Here is what the audience said

He was asked to do what he couldn`t do.
He was not motivated enough
He was too passive
The kind of exposure he got was always the same
He never got a chance to actually be a more engaged student
because of the way he had been exposed to input, he became too passive
He never got the chance to actually be a more engaged student
because of the way he had been exposed to input, he became too passive.

Ham`s problem according to The Art of Changing the Brain.
"Ham`s mind was in the past, it depended on sources outside himself, and thus he had no power. He had no control over his own learning.
I am not saying that he didn’t need information or that he should abandon his television programs. Experience and information are necessary parts of learning. They are the raw materials for it. But by themselves they are not enough; they are about half of what it actually needed.
The structure of the brain tells us this. There is a part for receiving, remembering, and integrating information that comes from outside. And there is a second part for acting, modifying, creating, and controlling. If we are to learn in the way that transforms, we must use both of these parts of the brain. 
"Ham needs better communication between the back and the front of their cortex, between temporal cortex and prefrontal cortex. But since the prefrontal and temporal cortex are so distant from each other, you might wonder if the connections between them are strong. Maybe it isn’t so easy to keep balance. Maybe the front and back parts of our brains don’t talk to each other much.But, again, the actual physical structure of the brain gives us new insight. In fact, some of the most obvious wiring in the brain is designed exactly for this front/back connection.
You could confirm this yourself with the simplest of dissections of one of the cerebral hemispheres. If you were to gently slice open the top of one hemisphere from front to back and a few centimeters from the midline, you would see large tracks of fibers running along from back to front. And if you dissected carefully, you would find four major bundles of nerves that carry signals between front and back.We can also see this bridge in the learning cycle, as shown in the illustration below. It carries us over the line that separates the experience and reflection part of the cycle from the abstraction and active testing part. Data enters learners through concrete experience where it is organized and rearranged through reflection. But it is still just data until learners begin to work with it. When learners convert this data into ideas, plans, and actions, they experience the transformation I have described. Things are now under their control, and they are free of the tyranny of information. They have created and are free to continually test their own knowledge."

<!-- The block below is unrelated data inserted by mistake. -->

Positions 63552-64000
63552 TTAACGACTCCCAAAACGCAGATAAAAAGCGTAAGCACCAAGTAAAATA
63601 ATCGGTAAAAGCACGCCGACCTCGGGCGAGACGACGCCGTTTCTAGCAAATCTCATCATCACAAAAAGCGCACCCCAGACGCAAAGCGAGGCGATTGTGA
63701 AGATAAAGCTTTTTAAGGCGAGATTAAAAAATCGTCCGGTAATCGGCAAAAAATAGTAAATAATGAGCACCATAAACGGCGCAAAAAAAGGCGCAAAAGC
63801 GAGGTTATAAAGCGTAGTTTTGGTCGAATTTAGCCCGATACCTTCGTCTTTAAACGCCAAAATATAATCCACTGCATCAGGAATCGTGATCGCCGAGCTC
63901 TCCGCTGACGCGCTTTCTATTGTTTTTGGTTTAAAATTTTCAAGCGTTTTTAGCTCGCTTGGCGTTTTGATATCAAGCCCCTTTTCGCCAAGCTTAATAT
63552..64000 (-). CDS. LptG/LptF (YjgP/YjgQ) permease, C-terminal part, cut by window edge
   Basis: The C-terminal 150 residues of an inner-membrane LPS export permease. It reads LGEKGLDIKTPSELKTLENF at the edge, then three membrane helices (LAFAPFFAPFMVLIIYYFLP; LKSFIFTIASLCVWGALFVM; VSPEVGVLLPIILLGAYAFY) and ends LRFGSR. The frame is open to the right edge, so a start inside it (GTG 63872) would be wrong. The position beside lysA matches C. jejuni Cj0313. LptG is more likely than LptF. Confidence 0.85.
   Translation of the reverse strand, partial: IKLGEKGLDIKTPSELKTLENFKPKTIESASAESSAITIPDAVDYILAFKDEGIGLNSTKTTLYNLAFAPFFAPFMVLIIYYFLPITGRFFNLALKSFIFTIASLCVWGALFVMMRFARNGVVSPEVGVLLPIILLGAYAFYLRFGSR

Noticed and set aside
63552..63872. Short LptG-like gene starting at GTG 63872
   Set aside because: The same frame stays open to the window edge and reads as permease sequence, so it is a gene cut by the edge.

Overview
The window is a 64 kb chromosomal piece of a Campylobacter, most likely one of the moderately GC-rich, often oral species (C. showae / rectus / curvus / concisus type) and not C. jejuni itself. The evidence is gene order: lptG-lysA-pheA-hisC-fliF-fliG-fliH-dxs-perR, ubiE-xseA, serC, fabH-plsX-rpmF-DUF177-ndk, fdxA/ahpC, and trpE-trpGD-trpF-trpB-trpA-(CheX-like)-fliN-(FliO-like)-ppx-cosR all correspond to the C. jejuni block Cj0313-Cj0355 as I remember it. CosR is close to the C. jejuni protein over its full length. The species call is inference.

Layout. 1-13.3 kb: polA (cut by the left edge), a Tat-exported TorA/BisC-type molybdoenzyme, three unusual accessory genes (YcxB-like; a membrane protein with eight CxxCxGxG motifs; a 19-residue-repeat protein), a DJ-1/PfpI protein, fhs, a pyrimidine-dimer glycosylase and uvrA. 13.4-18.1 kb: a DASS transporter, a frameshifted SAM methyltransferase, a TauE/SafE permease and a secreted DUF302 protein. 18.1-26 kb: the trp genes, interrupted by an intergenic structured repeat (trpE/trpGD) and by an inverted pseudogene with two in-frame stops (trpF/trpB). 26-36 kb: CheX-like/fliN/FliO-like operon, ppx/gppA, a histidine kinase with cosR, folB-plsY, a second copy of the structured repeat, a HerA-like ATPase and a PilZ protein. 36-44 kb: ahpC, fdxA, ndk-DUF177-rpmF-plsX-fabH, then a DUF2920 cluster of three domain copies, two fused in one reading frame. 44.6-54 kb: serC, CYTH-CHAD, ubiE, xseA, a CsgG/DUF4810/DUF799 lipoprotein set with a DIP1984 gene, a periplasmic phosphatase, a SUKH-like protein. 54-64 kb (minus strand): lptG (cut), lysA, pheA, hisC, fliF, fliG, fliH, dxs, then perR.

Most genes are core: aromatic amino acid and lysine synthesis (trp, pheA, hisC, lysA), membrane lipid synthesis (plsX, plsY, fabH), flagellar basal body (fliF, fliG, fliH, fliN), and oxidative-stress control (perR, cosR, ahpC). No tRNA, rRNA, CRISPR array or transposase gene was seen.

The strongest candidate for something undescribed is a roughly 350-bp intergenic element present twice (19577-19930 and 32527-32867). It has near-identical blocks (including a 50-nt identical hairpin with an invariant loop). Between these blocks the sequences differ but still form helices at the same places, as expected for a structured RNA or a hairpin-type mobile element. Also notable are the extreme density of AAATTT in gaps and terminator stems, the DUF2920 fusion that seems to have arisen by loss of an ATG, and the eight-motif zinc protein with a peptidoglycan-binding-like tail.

A concrete example

A Practical Example
Concrete experience
Abstract hypothesis
Reflective observation
Transformation line

Reflecting back

Compare the two tasks below and reflect on what happens in the learners` brain. Which task engages students` brain more deeply?

Task 1 - look at the images and create a story. Compare it to the actual story.

Task 2 - Listen to the story and put the illustrations in order.

Our point - there is nothing wrong with the tasks, They are just different. It all depends on the teacher`s objectives. Task one helps to engage more areas of the brain as compared to task 2, which may help to promote deeper learning.

Here are some posters we can ask students to make. Having students  manipulate language and images to create  posters engages the learning brain more deeply than just showing students a poster that someone else created.

What can you do with a chair?
What other purposes, other than teaching, can you use a chair for?

After delivering this workshop, our aim is to keep thinking about the learning cycle and tasks can engage the learning brain more deeply.

Thanks Denise De Felice for being my partner and inspiring change in me.
Thanks Cleide Nascimento for illustrating the story.
Thanks Katie Cox for lending us your storytelling expertise.